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have souls committed to their charge: in a word, make mention in your prayers, widely and particularly, of all sorts and conditions of your fellow men.
Who can put a limit to the good which, did we pray thus widely and heartily for one another, we might hope to accomplish? We cannot come now, as was done at Capernaum, on behalf of our brethren into the actual presence of Christ: we cannot, like those four zealous men we read of in the Gospel, carry our sick on our shoulders and lay them down in the midst before Jesusbut we can do what may avail as much, we can carry them on the words of fervent prayer to where the great Healer sits, and place them, in all their misery and weakness, at His blessed feet. Nor will they lie there unnoticed or unrelieved. If that which we have asked for them be really for their good, we shall receive it for them. The prayer of faith, it is expressly promised, shall save the sick, and the Lord shall raise him up; and if he have committed sins, they shall be forgiven him.
And when He was come into His own country, He taught them in their synagogue, insomuch that they were astonished, and said, Whence hath this man this wisdom, and these mighty works Is not this the carpenter's son f is not His mother called Mary 2 and His brethren James, and Joses, and Simon, and Judas And his sisters, are they not all with us Whence then hath this man these things And they were offended at Him.
IN the verses I have just read, we have a sad but instructive picture of the treatment of our Lord by His own townsmen. We have also a glimpse—though only a glimpse of Him—in His home life, surrounded by brothers and sisters, in the carpenter's house at Nazareth. There is abundant matter here for our meditation. May we be enabled to pursue it with profit ! And first let us consider our Lord's treatment by the men of Nazareth. After a short absence from it—during which great things had happened to Him—His Baptism by John in the river Jordan, His Temptation in the wilderness—He had returned into His own country—to Nazareth, where He had been brought up—where He had lived from a child—and when the Sabbath day was come, He went into the synagogue and stood up for to read. We know from St. Luke the very passage of the Old Testament which He chose—it was part of the sixty-first chapter of Isaiah's prophecy, the place where it is written, The Spirit of the Lord is upon me, because He hath anointed me to preach the Gospel to the poor. He hath sent me to heal the broken-hearted, to preach deliverance to the captives, and recovering of sight to the blind, to set at liberty them that are bruised, to preach the acceptable year of the Lord.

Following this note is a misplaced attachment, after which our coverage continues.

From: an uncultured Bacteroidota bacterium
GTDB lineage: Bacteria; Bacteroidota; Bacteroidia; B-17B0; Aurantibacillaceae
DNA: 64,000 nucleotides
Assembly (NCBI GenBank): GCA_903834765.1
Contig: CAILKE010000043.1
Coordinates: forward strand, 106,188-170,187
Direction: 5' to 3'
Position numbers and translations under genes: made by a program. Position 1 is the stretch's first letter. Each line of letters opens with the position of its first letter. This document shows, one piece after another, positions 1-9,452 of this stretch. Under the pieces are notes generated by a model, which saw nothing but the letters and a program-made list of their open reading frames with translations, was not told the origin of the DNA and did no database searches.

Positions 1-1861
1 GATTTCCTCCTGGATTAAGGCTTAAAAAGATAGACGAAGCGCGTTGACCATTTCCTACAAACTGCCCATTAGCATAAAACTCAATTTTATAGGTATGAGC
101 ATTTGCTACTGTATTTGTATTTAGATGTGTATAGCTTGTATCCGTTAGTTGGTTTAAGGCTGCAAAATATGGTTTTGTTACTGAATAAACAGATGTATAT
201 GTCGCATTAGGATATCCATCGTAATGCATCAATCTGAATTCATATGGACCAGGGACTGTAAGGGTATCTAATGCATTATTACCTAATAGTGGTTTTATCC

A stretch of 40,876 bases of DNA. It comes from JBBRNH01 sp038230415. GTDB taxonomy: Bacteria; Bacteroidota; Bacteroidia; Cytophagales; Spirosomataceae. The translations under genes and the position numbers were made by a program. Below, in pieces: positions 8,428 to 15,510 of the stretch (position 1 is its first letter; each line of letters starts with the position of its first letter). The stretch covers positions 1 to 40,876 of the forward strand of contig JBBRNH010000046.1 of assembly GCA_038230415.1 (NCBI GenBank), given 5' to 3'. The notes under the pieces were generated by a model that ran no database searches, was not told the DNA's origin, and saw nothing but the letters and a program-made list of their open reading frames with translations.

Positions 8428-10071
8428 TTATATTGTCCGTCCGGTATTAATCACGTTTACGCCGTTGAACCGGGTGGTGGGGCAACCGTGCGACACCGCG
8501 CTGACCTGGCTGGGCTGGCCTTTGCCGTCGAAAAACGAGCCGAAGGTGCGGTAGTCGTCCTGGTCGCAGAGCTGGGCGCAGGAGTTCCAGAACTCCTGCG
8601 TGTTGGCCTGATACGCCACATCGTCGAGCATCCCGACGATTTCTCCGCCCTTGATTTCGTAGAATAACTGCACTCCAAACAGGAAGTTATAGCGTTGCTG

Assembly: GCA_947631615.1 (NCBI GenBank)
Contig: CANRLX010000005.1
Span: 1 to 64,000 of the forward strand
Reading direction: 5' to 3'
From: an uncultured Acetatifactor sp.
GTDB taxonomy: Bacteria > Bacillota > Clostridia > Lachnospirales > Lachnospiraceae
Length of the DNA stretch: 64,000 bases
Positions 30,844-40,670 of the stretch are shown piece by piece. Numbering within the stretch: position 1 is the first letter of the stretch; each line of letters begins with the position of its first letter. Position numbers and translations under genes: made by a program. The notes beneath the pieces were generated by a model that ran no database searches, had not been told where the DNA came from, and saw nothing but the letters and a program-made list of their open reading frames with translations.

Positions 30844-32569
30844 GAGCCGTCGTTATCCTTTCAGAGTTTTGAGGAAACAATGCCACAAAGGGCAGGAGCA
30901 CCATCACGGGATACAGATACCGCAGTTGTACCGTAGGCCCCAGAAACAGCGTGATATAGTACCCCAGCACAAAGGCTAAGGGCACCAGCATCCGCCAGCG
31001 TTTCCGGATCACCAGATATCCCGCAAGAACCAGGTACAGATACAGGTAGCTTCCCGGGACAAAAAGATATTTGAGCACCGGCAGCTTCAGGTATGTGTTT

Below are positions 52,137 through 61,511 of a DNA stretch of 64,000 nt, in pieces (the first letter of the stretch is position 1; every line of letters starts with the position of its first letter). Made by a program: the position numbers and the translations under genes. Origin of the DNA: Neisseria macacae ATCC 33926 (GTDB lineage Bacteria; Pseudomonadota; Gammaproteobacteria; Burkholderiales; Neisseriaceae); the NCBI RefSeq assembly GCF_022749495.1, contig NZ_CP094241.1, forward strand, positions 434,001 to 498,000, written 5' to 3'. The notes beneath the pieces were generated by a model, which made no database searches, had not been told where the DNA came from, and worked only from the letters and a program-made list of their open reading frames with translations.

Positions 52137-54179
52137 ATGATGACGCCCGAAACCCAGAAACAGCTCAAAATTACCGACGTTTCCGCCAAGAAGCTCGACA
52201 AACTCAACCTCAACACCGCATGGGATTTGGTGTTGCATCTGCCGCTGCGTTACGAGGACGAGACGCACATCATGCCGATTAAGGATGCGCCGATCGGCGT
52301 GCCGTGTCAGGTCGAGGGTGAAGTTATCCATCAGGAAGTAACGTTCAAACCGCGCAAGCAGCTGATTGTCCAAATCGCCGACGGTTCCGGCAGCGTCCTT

So did Christ preach to His countrymen the Gospel. He told them that the acceptable year had arrived—that He was there to act among them the part of the Great Physician—that all who had any sickness, any infirmity, of mind or body—all who had any burden—all who were tied and bound by their sins, might now find relief. Might come unto Him, and He would deliver themThis day (He said) is this Scripture fulfilled in your ears.
And how did they receive His message? Why, they wondered at it—they were in astonishment at the power with which He spoke—astonished at the miracles which accompanied, it would seem, His teaching—but that was all. They did not open their hearts to Him—they did not make proof of His power; they did not go unto Him to be healed—they were simply astonished, and said, Whence hath this man this wisdom, and these mighty works?